‘Click Interview’ with She Spread Sorrow: ‘The Music Is Just An Explanation Of A State Of Mind’
When you ask Alice Kundalini about the rather strange and intriguing name of her solo-project She Spread Sorrow she answers: ‘Sometimes in my life I felt like I was someone who spread pain and sorrow, and sometimes some people used these words about me. But after a hard period of my life, I choose to use this name, in the third person ‘she’ and not ‘I’, and in the past, not in the present. Like a cut. A point of restart’. After her debut-album “Rumspringa” (2015) and the “Mine”-vinyl album (2017) this Italian artist strikes back with the marvelous although somewhat ghost-like and tormented “Midori”-opus. All of her work has been released on Cold Spring and reveals a delicate and somewhat intimate death-industrial approach in sound. This is what Alice has to say about her new work.
(Courtesy by Inferno Sound Diaries)
Q: What means music to you and what do you try to express when composing songs as She Spread Sorrow?
Alice: It’s a way to expose the darkest part of myself and to put out of me all the pain and negative thoughts. A way to communicate. A way to condivide my experience and my feelings. A way to speak and to stay near with other people. And to stay well.
Q: You’ve been previously involved with other music projects so how did you come to set up a solo-project and what are your main sources of inspiration and eventually references when it comes to compose your music?
Alice: Yes, this project is strictly connected to my life and it’s really personal. I prefer to play alone in this moment and eventually collaborations in other projects. Sources of inspiration are movies, books, anime, my nightmares and visions or episodes of my life. “Mine” is inspired by the book “Mine Haha di Wedekind”. The name “Midori” is taken from Maruo. Other inspiration are the sounds of the first industrial Italian generation, like Atrax Morgue, Mathausen Orchestra, Teatro Satanico, Progetto Morte.
Q: She Spread Sorrow rather sounds as a mixture between different influences instead of a music style properly speaking. I think it precisely makes the originality of your music. What’s your own perception about it all?
Alice: Yes, it’s true. It’s difficult to me to stay in a precise genre, because what I do is really instinctive, spontaneous and sometimes the sounds just simply come out and that’s the right sound of that moment. The music is just an explanation of a state of mind and for this reason sometimes it’s far from other genre or other things I have done before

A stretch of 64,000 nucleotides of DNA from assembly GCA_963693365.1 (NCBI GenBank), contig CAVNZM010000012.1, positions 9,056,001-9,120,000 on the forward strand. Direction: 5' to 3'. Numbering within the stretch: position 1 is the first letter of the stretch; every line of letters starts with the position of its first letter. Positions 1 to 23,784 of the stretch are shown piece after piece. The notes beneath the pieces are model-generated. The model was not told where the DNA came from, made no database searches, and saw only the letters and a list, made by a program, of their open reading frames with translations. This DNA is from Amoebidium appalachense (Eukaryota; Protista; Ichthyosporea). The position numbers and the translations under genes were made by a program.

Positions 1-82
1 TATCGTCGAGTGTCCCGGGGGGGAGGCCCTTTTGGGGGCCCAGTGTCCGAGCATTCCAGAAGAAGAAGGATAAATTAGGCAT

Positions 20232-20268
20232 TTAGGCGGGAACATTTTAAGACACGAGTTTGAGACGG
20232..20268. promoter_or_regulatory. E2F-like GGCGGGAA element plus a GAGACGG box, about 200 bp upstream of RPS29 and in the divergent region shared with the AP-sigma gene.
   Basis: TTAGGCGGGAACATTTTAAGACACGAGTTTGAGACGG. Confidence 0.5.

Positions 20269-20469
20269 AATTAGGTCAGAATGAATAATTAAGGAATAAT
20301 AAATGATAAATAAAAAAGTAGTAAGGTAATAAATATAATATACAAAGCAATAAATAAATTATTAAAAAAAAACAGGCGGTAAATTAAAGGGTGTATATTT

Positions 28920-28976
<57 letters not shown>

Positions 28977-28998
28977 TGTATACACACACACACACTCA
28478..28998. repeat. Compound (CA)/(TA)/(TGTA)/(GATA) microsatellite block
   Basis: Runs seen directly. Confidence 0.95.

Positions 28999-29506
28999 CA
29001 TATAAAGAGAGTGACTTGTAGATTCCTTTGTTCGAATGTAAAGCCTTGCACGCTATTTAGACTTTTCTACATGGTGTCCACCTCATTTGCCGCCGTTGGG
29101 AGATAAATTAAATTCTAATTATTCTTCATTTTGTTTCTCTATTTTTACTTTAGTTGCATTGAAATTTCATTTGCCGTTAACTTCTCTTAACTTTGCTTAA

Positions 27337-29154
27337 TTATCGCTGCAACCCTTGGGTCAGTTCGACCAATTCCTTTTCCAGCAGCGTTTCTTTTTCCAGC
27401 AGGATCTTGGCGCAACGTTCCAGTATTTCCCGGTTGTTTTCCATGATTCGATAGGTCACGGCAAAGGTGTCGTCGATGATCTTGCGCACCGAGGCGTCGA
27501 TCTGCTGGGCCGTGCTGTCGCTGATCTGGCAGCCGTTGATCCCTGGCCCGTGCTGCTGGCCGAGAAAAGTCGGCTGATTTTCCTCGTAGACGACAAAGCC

Q: Your newest work “Midori” deals about an interesting and I dare to affirm somewhat dystopian concept. Who’s Midori? What can you say about it?
Alice: Midori is a young girl. She has a really difficult story, she ran from her nightmares and from her wish of death. Her life is something connected to all what is dark, dirt, sick. Or better, that is her thought. Like she has a mark. The concept is mental illness; of Midori and her mother. It’s not connected to society. It’s just a story of mental disease and that name is really symbolic to me, so I chose that.
Q: I’ve been always fascinated about how transposing a conceptual theme into music. I mean how can a listener feel and understand the theme hiding behind noises, sound treatments, percussion… and of course the lyrics. What do you think and how did you work on it?
Alice: For me everything starts with a concept, with a vision. I can’t do anything without this. This is also my limit sometimes, but I need a story, something in which I fall inside.
Q: Why are there less female artists dealing with this kind of music while I think women often add something different and often more subtle to their work (referring to Shedir, ProtoU…)?
Alice: I am sure women will be more and more involved with this kind of music. It’s right, maybe the approach with sounds is just different in relation to male projects. I don’t know. But I like to collaborate with women…our visions are similar and immediate.
Since you’re here … … we have a small favour to ask. More people are reading Side-Line Magazine than ever but advertising revenues across the media are falling fast. And unlike many news organisations, we haven’t put up a paywall – we want to keep our journalism as open as we can. So you can see why we need to ask for your help. Side-Line’s independent journalism takes a lot of time, money and hard work to produce. But we do it because we want to push the artists we like and who are equally fighting to survive. If everyone who reads our reporting, who likes it, helps fund it, our future would be much more secure. For as little as 5 US$, you can support Side-Line Magazine – and it only takes a minute. Thank you. The donations are safely powered by Paypal.